Progressively Speaking: Does Judaism ignore women?
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Progressively Speaking: Does Judaism ignore women?

Charley Baginsky takes a topical issue and applies a Liberal Jewish perspective

Lilian Montagu
Lilian Montagu

 

In the year celebrating a century since some women were given the vote, it’s no big revelation that Judaism, and indeed all religions, were traditionally misogynistic.

Indeed, if we look back to when Liberal Judaism was formed in 1902 – with a commitment to full equality from the start – women were very much overlooked.

Lily Montagu (right) -– a founder of Liberal Judaism, a suffragette and an inspiration to many of us today – was often the exception rather than the rule. For a long time, few women held leadership roles in global Jewry, even in Progressive movements, and no female rabbis.

Regina Jonas was the first woman to be ordained, in Germany in 1935. After she was murdered by the Nazis, there wasn’t another for almost 40 years. It took Britain until 1975 to ordain its first female rabbi, Jackie Tabick.

Happily, things have changed. By the time I graduated from Leo Baeck College in 2008, I had never once thought about my identity as a woman being relevant to my career choice. Female rabbis and leaders now form at least 50 percent of Progressivie Judaism’s clergy and much of our lay leadership.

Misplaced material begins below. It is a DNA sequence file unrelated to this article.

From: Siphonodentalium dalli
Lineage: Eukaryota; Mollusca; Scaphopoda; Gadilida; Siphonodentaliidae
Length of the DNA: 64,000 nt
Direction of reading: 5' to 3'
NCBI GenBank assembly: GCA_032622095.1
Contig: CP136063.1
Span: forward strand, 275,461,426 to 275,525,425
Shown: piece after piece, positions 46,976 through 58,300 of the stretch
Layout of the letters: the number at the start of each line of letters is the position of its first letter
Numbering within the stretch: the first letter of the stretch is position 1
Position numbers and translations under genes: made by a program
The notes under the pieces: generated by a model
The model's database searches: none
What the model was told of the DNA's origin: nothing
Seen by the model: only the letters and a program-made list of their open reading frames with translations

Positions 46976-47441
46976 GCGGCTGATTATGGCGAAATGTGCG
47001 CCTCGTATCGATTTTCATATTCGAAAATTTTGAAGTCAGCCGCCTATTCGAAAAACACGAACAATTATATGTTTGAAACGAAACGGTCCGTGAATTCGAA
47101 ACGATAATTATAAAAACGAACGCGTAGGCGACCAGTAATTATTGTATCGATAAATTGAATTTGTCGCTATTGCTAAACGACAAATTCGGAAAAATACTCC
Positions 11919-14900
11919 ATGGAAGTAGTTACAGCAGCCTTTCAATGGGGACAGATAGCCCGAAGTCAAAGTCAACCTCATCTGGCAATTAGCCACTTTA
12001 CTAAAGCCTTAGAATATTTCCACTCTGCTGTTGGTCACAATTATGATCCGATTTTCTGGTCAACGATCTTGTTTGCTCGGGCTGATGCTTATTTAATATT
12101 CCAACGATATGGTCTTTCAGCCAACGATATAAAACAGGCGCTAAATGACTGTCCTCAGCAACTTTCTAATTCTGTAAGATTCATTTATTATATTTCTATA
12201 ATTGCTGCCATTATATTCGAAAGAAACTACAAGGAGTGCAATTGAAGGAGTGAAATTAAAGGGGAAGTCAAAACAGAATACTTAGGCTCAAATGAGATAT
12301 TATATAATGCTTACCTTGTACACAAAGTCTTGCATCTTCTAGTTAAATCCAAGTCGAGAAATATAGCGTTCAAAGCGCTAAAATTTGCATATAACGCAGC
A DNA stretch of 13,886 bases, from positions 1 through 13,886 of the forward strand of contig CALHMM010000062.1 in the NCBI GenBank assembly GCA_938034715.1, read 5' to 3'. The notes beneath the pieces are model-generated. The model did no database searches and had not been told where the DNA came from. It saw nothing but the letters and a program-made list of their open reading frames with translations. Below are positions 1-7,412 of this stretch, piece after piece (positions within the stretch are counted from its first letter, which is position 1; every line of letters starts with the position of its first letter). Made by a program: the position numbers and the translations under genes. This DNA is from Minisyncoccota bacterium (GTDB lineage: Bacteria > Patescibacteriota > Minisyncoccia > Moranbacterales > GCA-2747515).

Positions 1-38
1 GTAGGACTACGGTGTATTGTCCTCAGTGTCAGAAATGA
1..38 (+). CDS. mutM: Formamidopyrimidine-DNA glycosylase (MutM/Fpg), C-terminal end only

Women fill the roles of senior rabbi at the Liberal movement’s oldest shul, the Liberal Jewish Synagogue (Rabbi Alexandra Wright) and  co-editors of our new siddur (Rabbis Elli Tikvah Sarah and Lea Mühlstein). It’s a similar story at Reform Judaism.

And it is not just in our Progressive movements that substantial progress has been made. The Board of Deputies has made efforts to be more representative and women have filled leadership roles in nearly all parts of our Jewish world.

But let’s not celebrate too soon My female colleagues and I are con-tinually subject to comments and descriptions our male counterparts would never hear, we still see all-male panels at Jewish events and Jewish ‘mansplaining’ is definitely a thing.

So while we should be proud of what Progressive Judaism has achieved, we must recognise that much work remains to be done.

  • Charley Baginsky is Liberal Judaism’s director of strategy and partnerships
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